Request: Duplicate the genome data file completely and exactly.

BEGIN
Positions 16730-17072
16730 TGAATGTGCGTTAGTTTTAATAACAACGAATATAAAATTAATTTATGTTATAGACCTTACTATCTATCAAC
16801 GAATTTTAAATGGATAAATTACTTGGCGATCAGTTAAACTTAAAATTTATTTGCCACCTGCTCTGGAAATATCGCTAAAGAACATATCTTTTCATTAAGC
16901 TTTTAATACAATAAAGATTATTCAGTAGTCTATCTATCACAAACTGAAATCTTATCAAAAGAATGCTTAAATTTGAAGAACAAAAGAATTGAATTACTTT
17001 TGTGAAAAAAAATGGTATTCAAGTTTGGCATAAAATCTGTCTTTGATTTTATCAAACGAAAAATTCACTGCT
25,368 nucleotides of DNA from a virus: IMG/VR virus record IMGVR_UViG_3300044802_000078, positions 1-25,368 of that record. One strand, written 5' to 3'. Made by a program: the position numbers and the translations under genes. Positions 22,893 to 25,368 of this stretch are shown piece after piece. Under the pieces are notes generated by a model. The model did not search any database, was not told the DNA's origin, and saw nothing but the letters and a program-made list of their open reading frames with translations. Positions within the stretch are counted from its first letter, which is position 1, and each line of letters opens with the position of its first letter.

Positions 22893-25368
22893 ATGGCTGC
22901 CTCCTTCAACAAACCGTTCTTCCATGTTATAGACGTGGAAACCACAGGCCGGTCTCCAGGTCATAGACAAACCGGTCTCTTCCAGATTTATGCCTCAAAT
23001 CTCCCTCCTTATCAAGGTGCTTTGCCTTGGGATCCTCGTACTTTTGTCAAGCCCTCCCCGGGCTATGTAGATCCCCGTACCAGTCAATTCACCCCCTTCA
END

Positions 16730-17072
16730 TGAATGTGCGTTAGTTTTAATAACAACGAATATAAAATTAATTTATGTTATAGACCTTACTATCTATCAAC
16801 GAATTTTAAATGGATAAATTACTTGGCGATCAGTTAAACTTAAAATTTATTTGCCACCTGCTCTGGAAATATCGCTAAAGAACATATCTTTTCATTAAGC
16901 TTTTAATACAATAAAGATTATTCAGTAGTCTATCTATCACAAACTGAAATCTTATCAAAAGAATGCTTAAATTTGAAGAACAAAAGAATTGAATTACTTT
17001 TGTGAAAAAAAATGGTATTCAAGTTTGGCATAAAATCTGTCTTTGATTTTATCAAACGAAAAATTCACTGCT
25,368 nucleotides of DNA from a virus: IMG/VR virus record IMGVR_UViG_3300044802_000078, positions 1-25,368 of that record. One strand, written 5' to 3'. Made by a program: the position numbers and the translations under genes. Positions 22,893 to 25,368 of this stretch are shown piece after piece. Under the pieces are notes generated by a model. The model did not search any database, was not told the DNA's origin, and saw nothing but the letters and a program-made list of their open reading frames with translations. Positions within the stretch are counted from its first letter, which is position 1, and each line of letters opens with the position of its first letter.

Positions 22893-25368
22893 ATGGCTGC
22901 CTCCTTCAACAAACCGTTCTTCCATGTTATAGACGTGGAAACCACAGGCCGGTCTCCAGGTCATAGACAAACCGGTCTCTTCCAGATTTATGCCTCAAAT
23001 CTCCCTCCTTATCAAGGTGCTTTGCCTTGGGATCCTCGTACTTTTGTCAAGCCCTCCCCGGGCTATGTAGATCCCCGTACCAGTCAATTCACCCCCTTCA